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[He dies.

There are strange voices ringing in mine ear
That summon me—to what?-But I have been
Used to command !-Away! I will not die
But on the field-

CONSTANCE (kneeling by him).

Oh Heaven! be merciful, As thou art just for he is now where nought But mercy can avail him !It is past !

Guido enters, with his sword drawn.

I've sought thee long-Why art thou lingering here?
Haste, follow me!-Suspicion with thy name
Joins that word-Traitor ?

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Hast thou not heard that, with his men-at-arms,
After vain conflict with a people's wrath,
De Couci hath escaped ?—And there are those
Who murmur that from thee the warning came
Which saved him from our vengeance. But e’en yet

In the red current of Provençal blood
That doubt may be effaced.

be effaced. Draw thy good sword, And follow me!


And thou couldst doubt


'Tis come to this !-Away ! mistrust me still.
I will not stain my sword with deeds like thine.
Thou know'st me not !


Raimond di Procida! If thou art he whom once I deemed so noble Call me thy friend no more!

[Erit Guido. RAIMOND (after a pause).

Rise, dearest, rise!
Thy duty's task hath nobly been fulfillid,
E'en in the face of death ; but all is o'er,
And this is now no place where nature's tears
In quiet sanctity may freely flow.
-Hark! the wild sounds that wait on fearful deeds
Are swelling on the winds, as the deep roar
Of fast-advancing billows; and for thee
I shame not thus to tremble.-Speed, oh, speed!




SCENE I. -A Street in Palermo.

PROCIDA enters.


How strange and deep a stillness loads the air,
As with the power of midnight !-Aye, where death
Hath pass'd, there should be silence.—But this hush
Of nature's heart, this breathlessness of all things,
Doth press on thought too heavily, and the sky,
With its dark robe of purple thunder-clouds
Brooding in sullen masses, o'er my spirit
Weighs like an omen !—Wherefore should this be?
Is not our task achieved, the mighty work
Of our deliverance ?-Yes; I should be joyous :
But this our feeble nature, with its quick
Instinctive superstitions, will drag down
Th’ ascending soul.–And I have fearsul bodings

That treachery lurks amongst us.—Raimond! Raimond !
Oh! Guilt ne'er made a mien like his its garb!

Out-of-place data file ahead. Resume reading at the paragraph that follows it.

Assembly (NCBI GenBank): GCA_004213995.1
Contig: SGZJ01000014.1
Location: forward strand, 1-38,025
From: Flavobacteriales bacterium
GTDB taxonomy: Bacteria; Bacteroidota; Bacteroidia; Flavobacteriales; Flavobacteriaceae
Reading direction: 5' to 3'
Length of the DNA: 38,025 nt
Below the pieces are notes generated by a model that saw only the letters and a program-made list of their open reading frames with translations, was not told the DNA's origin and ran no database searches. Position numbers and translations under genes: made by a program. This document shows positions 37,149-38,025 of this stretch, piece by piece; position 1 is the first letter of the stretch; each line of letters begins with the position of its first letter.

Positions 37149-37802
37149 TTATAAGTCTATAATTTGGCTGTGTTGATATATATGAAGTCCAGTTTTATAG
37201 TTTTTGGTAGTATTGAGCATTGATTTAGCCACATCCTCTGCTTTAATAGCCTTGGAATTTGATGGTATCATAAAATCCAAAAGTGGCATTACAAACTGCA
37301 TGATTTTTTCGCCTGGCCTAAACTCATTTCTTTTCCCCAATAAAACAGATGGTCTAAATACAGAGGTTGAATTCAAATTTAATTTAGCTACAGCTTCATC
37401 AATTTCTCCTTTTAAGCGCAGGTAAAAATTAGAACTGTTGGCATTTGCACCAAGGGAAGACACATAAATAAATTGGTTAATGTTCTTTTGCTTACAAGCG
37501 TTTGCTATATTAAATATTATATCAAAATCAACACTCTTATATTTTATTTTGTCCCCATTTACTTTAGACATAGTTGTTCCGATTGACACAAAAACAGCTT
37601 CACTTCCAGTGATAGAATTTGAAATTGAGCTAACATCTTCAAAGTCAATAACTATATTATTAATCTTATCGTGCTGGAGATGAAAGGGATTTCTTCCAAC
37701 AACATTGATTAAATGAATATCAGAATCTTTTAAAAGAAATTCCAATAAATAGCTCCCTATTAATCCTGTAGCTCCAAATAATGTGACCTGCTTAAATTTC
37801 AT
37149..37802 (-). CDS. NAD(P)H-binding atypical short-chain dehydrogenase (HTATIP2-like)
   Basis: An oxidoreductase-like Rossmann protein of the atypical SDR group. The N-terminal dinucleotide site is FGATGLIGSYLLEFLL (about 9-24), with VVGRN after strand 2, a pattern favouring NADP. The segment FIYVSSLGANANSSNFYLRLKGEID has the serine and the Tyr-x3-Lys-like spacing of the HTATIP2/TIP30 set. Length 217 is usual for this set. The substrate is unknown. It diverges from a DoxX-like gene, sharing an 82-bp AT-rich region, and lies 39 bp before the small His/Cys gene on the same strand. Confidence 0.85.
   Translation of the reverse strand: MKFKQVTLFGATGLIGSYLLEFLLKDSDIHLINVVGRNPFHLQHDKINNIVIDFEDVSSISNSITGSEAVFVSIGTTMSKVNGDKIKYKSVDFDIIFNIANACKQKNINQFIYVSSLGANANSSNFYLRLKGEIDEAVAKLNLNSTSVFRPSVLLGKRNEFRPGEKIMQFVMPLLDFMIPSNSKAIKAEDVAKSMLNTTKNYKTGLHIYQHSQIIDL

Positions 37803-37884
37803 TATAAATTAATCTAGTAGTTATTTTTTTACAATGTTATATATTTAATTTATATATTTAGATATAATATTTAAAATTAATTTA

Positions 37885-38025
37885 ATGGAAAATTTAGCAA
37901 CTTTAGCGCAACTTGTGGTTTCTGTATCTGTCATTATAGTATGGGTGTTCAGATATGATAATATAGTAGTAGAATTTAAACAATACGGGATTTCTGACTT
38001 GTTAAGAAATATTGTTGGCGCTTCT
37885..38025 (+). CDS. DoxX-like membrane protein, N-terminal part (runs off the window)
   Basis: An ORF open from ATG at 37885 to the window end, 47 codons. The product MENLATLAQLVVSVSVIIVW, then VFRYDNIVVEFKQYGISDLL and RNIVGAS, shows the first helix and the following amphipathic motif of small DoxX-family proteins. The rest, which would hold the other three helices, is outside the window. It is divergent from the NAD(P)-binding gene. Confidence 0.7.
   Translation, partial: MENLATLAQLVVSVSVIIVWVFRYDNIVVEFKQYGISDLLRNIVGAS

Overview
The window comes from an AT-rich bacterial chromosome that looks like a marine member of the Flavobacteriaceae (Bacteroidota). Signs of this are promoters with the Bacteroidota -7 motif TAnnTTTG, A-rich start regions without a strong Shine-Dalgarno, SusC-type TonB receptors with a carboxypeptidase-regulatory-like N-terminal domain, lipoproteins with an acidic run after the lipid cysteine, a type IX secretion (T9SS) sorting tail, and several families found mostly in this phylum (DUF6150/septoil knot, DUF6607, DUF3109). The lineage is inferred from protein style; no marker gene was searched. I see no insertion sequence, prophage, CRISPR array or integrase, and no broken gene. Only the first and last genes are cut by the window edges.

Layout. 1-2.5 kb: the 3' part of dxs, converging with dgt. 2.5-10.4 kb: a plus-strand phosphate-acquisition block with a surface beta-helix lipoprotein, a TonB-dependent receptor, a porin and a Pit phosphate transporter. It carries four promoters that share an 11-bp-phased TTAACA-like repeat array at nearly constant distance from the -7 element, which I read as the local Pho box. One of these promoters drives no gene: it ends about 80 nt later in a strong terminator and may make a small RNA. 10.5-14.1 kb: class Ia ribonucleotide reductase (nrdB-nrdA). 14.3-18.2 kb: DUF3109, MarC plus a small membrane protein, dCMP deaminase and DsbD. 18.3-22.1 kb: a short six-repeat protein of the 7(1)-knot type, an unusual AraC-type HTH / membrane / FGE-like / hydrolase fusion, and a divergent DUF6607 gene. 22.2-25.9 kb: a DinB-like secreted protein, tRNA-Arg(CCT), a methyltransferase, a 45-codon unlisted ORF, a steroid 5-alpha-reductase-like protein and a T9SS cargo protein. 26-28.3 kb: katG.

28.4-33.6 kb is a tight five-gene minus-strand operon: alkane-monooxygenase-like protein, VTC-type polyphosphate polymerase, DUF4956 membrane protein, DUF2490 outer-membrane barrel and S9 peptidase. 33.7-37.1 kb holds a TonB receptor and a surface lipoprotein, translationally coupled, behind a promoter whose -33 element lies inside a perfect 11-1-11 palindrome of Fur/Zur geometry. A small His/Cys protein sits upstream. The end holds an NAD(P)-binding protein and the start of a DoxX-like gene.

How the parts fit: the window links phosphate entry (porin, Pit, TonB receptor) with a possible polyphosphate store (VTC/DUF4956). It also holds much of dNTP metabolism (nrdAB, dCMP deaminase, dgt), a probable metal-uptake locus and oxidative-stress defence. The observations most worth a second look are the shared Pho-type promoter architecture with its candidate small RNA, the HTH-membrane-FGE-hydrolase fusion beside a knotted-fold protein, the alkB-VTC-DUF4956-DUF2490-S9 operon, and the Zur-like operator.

It cannot be !

MONTALBA, GUIDO, and other Sicilians enter.


Welcome! we meet in joy!
Now may we bear ourselves erect, resuming
The kingly port of freemen! Who shall dare,
After this proof of slavery's dread recoil,
To weave us chains again ?-Ye have done well.


We have done well. There need no choral song,
No shouting multitudes to blazon forth
Our stern exploits.The silence of our foes
Doth vouch enough, and they are laid to rest
Deep as the sword could make it. Yet our task
Is still but half achieved, since, with his bands,
De Couci hath escaped, and, doubtless, leads
Their footsteps to Messina, where our foes
Will gather all their strength. Determined hearts,
And deeds to startle earth, are yet required,

To make the mighty sacrifice complete.
Where is thy son ?


I know not. Once last night
He cross'd my path, and with one stroke beat down
A sword just raised to smite me, and restored
My own, which in that deadly strife had been
Wrench'd from my grasp : but when I would have press’d

To my exulting bosom, he drew back,
And with a sad, and yet a scornful, smile,
Full of strange meaning, left me. Since that hour
I have not seen him. Wherefore didst thou ask?


It matters not. We have deeper things to speak of.Know'st thou that we have traitors in our councils?


I know some voice in secret must have warn'd
De Couci; or his scatter'd bands had ne'er
So soon been marshall’d, and in close array
Led hence as from the field. Hast thou heard aught
That may develope this ?


The guards we set

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